Google products are being enhanced and interconnected, with no new products added. Google is virtually replicating planet earth, but “improving” the quality. Google knows what and who you love as we trade convenience for our data.It’s all true! Google didn’t make any big product announcements at this year’s I/O—they took care of that with Google Glass a month ago. Instead, they made major improvements to all their products. Google Maps: It’s now better than ever. The improved Google Maps suggests related places and integrates friend’s social information into your map searches. It has a new interface as well, making the map more prominent on the page. Google also combined Google Earth into the maps so you can get the 3D experience on your browser. YouTube: A new channel layout was announced a few weeks back and is now becoming official for all users. This update makes content discovery on any channel easier. Search Improvements: With the implementation of Google+, Google search results now include your social graph results as well. Google uses your data to generate better suggestions across all searches, including Maps, YouTube and Images. So what are the business implications of these changes? Well, if your business is not on Google+ yet, and you’re not +1’ing your own content, you’re missing out on great SEO advantages. If you have a retail business or a restaurant, don’t forget to also include our business in Maps and promote reviews on the platform. Google is still the reigning search engine, and all that data generated by other Google users will help your search positioning and discoverability. The future looks bright for Google and Android users alike. The company is using big data in all the right ways to create better a user experience and opportunities for businesses to promote themselves.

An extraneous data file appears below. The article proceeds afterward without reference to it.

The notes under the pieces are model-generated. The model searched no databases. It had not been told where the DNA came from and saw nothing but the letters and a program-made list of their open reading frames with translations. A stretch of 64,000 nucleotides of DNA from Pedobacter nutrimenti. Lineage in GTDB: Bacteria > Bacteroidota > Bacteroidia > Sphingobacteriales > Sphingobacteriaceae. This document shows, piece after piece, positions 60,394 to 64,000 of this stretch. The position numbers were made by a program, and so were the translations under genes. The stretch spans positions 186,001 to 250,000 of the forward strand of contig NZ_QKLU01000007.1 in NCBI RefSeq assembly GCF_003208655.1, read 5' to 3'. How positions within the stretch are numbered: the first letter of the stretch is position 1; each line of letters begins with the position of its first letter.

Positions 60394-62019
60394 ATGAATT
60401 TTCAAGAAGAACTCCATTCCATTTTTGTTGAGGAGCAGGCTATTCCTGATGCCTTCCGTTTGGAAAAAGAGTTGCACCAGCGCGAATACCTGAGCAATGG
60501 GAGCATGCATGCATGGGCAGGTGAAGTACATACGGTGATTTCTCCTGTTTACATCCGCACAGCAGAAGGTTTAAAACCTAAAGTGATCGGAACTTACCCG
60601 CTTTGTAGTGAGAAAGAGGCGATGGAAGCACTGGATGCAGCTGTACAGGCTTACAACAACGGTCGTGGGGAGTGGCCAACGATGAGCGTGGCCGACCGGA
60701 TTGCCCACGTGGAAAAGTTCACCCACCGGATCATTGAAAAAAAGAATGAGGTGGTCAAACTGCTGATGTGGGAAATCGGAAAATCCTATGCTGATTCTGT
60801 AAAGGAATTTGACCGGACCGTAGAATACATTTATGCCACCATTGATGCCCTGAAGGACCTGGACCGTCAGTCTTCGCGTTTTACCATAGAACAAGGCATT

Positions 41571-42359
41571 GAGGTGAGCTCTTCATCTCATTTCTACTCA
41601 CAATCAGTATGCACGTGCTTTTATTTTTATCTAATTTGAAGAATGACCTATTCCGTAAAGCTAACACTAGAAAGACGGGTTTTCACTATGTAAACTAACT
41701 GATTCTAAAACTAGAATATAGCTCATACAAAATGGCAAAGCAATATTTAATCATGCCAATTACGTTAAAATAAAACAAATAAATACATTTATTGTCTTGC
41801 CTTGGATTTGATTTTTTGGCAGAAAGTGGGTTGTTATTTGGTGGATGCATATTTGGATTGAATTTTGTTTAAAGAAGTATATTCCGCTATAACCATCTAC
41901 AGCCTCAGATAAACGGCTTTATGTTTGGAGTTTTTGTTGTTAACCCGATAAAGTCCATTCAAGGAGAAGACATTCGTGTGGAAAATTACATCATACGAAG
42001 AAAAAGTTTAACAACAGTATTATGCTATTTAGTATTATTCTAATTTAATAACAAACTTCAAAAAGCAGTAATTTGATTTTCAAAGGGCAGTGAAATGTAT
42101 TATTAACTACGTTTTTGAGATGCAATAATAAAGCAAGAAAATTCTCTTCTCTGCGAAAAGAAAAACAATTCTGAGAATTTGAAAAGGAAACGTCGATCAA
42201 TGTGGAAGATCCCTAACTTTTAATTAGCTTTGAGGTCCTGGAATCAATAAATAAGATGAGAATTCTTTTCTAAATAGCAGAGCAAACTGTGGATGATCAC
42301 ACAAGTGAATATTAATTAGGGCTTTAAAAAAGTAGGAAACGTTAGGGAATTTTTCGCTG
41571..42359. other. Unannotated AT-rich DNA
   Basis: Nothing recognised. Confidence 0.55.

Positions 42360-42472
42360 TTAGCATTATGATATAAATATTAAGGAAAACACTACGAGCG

May 20, 2013
Google is Changing the World…
Google I/O 13, Google’s annual developer conference, happened last week, and I had the fortune of following a few great people on Google+ through their experiences at the conference. There was a lot of talk about Glass and the new Google+ format, both of which I have experienced vicariously through a few people on YouTube. The really interesting part about I/O was the overarching theme of what Google is doing. Jeremiah Owyang sums it up best in his post about the key trends at I/O: